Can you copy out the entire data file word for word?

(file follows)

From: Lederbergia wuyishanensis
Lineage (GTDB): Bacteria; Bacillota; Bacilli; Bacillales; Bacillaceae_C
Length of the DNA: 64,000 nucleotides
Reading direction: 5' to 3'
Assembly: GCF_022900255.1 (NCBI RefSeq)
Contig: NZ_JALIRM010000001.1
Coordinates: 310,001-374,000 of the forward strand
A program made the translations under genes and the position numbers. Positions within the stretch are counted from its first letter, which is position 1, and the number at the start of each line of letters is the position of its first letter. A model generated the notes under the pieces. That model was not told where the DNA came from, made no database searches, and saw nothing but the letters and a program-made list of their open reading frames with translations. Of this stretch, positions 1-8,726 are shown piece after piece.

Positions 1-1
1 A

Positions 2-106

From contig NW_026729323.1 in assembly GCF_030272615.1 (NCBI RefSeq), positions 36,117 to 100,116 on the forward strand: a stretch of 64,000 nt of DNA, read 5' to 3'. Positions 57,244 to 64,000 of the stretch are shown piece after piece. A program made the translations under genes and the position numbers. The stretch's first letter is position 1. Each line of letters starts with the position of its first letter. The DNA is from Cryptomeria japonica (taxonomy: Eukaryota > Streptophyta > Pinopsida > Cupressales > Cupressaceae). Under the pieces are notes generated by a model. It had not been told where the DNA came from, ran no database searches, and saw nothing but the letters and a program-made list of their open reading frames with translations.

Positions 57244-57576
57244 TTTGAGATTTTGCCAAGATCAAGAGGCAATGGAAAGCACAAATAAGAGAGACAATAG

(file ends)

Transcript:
From: Lederbergia wuyishanensis
Lineage (GTDB): Bacteria; Bacillota; Bacilli; Bacillales; Bacillaceae_C
Length of the DNA: 64,000 nucleotides
Reading direction: 5' to 3'
Assembly: GCF_022900255.1 (NCBI RefSeq)
Contig: NZ_JALIRM010000001.1
Coordinates: 310,001-374,000 of the forward strand
A program made the translations under genes and the position numbers. Positions within the stretch are counted from its first letter, which is position 1, and the number at the start of each line of letters is the position of its first letter. A model generated the notes under the pieces. That model was not told where the DNA came from, made no database searches, and saw nothing but the letters and a program-made list of their open reading frames with translations. Of this stretch, positions 1-8,726 are shown piece after piece.

Positions 1-1
1 A

Positions 2-106

From contig NW_026729323.1 in assembly GCF_030272615.1 (NCBI RefSeq), positions 36,117 to 100,116 on the forward strand: a stretch of 64,000 nt of DNA, read 5' to 3'. Positions 57,244 to 64,000 of the stretch are shown piece after piece. A program made the translations under genes and the position numbers. The stretch's first letter is position 1. Each line of letters starts with the position of its first letter. The DNA is from Cryptomeria japonica (taxonomy: Eukaryota > Streptophyta > Pinopsida > Cupressales > Cupressaceae). Under the pieces are notes generated by a model. It had not been told where the DNA came from, ran no database searches, and saw nothing but the letters and a program-made list of their open reading frames with translations.

Positions 57244-57576
57244 TTTGAGATTTTGCCAAGATCAAGAGGCAATGGAAAGCACAAATAAGAGAGACAATAG